Sueca (card game)
|Cards||32, 40 cards|
|Card rank (highest to lowest)||A 7 R C F 6 5 4 3 2|
|Playing time||15 min|
Sueca (meaning Swedish (female) in Portuguese) is a 4 player-partnership point trick-taking card game. The game is most popular in Portugal, Brazil and Angola. Its closest known relative is the very similar German game Einwerfen.
Players & deck
The game is normally played by 4 players, where a 2 person-team sits across from each other, and compete against the other team by capturing as many points as possible, ala the bridge card game. Sueca is played with 40 cards by removing 8s, 9s, and 10s, from a standard 52 card deck. The rank of the cards in each suit, from highest rank to lowest one, is: Ace, 7, King, Jack, Queen, 6, 5, 4, 3, 2. The entire deck is distributed equally to the 4 players by sequencially rotating the dealer, who will turn one of his/her cards face-up to establish the trump suit. Rules of the game requires every player to follow suit, and can trump in only when void in the lead-suit. Player winning a hand then has honors to lead the next card.
The 10 cards per suit are valued at 30 points; where Ace=11 points, 7=10 points, K=4, J=3, Q=2. With 120 points at stake in every round (hand) of play, first team of 2 to reach 61 points wins the game/hand. If a team reaches more than 75% of the points (over 90 points), it scores double win. First team to four games wins the set, known in Portuguese as a "partida". Although rare, a team capturing all 120 points scores a set.
As well as the high position of the 7, known as "manilha" or "bisca" to Portuguese speaking players, notice that the jack beats the queen. This is very common in Portuguese card games, a resonance of the old Portuguese decks where the Jack was thought of as a knight and the queen corresponded to a maid (see The Baraja in Portugal). Each suit sums to 30 points, thus 120 points are at stake in every playing round.
The game is played counter-clockwise.
The first dealer is chosen at random and the turn to deal passes to the right after each hand. The player to the dealer's right shuffles the cards and the player at the dealer's left cuts. The dealer then gives 10 cards to each player, in a single batch, beginning with the player to dealer's right, going around counter-clockwise and ending with the dealer. The bottom card of the deck, which belongs to the dealer, is turned face up, and its suit becomes trumps.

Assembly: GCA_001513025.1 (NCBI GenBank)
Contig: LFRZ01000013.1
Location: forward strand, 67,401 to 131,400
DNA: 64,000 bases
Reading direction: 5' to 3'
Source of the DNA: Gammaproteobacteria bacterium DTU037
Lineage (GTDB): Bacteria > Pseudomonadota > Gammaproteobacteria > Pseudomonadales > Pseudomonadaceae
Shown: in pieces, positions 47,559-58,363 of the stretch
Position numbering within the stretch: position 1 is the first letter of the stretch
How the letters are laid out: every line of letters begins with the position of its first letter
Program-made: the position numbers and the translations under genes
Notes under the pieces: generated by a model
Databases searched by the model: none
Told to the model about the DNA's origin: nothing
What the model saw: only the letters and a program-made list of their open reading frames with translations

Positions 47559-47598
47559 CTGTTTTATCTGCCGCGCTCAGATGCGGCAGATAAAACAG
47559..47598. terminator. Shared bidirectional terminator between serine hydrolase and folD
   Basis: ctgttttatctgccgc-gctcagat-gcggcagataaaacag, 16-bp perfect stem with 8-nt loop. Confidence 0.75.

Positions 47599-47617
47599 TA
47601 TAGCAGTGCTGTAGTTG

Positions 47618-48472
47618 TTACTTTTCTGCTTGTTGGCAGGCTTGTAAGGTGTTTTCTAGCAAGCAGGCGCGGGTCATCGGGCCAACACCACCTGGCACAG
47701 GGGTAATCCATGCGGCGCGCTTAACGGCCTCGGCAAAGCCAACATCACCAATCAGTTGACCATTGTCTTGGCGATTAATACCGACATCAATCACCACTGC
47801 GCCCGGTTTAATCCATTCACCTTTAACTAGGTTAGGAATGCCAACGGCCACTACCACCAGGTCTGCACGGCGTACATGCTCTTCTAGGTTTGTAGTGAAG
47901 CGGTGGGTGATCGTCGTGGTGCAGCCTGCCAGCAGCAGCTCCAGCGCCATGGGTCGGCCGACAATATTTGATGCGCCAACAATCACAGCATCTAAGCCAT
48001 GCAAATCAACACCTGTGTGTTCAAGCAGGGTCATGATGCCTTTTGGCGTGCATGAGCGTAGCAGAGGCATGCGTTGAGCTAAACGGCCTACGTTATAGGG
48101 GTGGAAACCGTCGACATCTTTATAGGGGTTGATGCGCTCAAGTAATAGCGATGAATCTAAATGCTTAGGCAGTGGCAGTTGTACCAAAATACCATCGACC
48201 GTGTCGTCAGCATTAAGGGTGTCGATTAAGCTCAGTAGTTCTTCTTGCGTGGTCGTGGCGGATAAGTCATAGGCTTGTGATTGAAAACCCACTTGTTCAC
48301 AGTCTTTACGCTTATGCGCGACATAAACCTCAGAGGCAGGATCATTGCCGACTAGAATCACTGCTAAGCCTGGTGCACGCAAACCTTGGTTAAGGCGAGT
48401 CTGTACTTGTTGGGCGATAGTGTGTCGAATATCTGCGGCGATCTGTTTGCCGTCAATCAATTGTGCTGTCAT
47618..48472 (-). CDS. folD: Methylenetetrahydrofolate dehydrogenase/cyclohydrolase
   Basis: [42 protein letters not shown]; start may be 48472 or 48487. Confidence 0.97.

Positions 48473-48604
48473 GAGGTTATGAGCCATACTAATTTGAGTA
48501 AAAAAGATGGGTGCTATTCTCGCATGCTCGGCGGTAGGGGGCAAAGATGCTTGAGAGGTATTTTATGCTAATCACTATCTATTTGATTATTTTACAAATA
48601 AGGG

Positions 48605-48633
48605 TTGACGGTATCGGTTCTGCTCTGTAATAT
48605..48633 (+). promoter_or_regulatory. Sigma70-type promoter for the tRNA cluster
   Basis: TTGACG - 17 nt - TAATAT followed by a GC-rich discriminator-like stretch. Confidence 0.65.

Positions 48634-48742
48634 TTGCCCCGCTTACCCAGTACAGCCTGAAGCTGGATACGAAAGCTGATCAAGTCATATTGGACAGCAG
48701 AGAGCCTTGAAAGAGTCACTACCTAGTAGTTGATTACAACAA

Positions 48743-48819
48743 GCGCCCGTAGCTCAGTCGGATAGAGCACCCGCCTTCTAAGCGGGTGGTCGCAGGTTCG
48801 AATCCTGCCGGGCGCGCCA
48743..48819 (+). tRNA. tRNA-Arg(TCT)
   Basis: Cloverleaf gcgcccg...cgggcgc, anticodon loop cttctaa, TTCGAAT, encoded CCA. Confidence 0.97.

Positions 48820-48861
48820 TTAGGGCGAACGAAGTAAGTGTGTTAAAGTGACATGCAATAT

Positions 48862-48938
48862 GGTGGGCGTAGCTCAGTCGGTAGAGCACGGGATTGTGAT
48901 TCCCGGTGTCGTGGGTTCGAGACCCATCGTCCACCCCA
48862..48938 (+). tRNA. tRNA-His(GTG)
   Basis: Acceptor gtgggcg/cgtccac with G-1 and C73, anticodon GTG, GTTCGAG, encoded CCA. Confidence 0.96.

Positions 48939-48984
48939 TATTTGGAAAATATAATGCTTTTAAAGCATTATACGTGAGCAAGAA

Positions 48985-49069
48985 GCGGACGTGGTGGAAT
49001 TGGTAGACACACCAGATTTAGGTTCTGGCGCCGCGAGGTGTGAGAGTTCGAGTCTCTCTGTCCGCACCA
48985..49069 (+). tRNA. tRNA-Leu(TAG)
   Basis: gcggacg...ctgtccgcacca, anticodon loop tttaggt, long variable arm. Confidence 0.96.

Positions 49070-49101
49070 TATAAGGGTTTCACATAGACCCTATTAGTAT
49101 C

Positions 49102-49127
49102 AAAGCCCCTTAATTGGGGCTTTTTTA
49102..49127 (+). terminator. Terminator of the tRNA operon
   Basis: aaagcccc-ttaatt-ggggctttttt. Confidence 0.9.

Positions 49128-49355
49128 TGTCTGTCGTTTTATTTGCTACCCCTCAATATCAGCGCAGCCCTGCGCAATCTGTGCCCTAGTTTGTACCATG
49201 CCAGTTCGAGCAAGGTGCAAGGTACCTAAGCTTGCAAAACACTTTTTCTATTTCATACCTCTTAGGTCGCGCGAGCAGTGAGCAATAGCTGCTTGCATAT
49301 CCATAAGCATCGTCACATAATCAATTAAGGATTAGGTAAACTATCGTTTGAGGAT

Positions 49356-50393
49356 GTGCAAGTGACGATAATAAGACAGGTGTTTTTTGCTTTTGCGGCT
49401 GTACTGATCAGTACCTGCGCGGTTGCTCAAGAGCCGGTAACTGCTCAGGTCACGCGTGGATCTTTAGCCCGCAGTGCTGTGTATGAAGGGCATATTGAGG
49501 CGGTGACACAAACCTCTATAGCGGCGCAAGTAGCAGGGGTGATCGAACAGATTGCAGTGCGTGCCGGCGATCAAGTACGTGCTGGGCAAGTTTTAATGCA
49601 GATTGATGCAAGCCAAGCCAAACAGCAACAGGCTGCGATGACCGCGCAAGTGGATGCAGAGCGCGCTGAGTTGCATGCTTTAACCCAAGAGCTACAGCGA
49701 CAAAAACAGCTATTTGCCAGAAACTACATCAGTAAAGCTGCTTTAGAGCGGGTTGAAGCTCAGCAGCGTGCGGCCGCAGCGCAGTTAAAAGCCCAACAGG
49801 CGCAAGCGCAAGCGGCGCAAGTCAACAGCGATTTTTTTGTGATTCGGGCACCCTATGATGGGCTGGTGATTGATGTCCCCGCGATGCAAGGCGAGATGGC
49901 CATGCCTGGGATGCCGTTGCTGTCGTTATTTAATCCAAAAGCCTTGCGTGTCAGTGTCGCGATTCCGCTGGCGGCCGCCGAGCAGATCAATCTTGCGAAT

Alternatively, the dealer can choose to deal the first ten cards to himself, the next ten to the player to his right, and so on counter-clockwise. In this case the dealer's first card (the original top card of the deck) is turned up and determines the trump suit.
The player to the right of the dealer (the one who shuffled the cards) leads to the first trick. Players must follow suit if they can. A player who has no card of the suit led may play any card. If any cards of the trump suit are played to a trick, the highest trump wins. Otherwise, the trick is won by the highest card of the suit led. The winner of each trick leads to the next.
Being considered a "deaf-dumb persons game" in Portugal, there can be no talking between the players and no exchange of signals between partners (considered cheating in tournament play). In casual play, though, this rule is frequently overridden, with signs actually being negotiated between partners prior to playing, which adds a different level of fun to the game - as each team tries to discover the other's cheating signs so they can get the upper hand in play.
In Sueca, the aim is to win tricks containing valuable cards. The card values are:
|Card||Name / Value|
The rest of the cards
It is to be noted that in the Azores the 10 is worth 10 points and the sevens are removed from the deck. There are 120 points in the deck altogether.
The object of the play is to win tricks containing more than half of the card points. The team which takes more than 60 card points scores one game. The first team to score four games win the rubber.
If a team takes 91 or more card points in tricks on one deal, they score two games instead of one. If they take all the tricks they score four games and thus win the rubber immediately. Taking 120 points but losing a trick (with no counting cards in it) is not sufficient to win the rubber. In this case the winning team would just score 2 games for having more than 90. In case of tie it's considered a null game... no team gets any point.
Alternative scoring rules
There are several scoring rules that diverge from country to country and even region to region. The most common are:
- Scoring 120 points being enough to win 4 games, as opposed to having to take all tricks. In the north of Portugal your team has to win all the cards in the deck to be able to win 4 games (???).
- A full rubber being of 10 games and a half rubber being of 5 games (frequently played in the north of Portugal???).
- If a team scores more than 90 points, the defeated one loses 2 games - this is called "rolha" in Portuguese or "cork stopper" as a literal translation (variation often played in southern regions of Portugal as Alentejo and Algarve).
- If there is a tie, both teams taking exactly 60 card points in tricks, no one scores, but the next hand is worth an extra game, although this rule can be often overlooked.
Sueca italiana is another game with the same rules of Sueca, but it is meant for five players, each round divided into two teams (two players versus three) through a bidding system.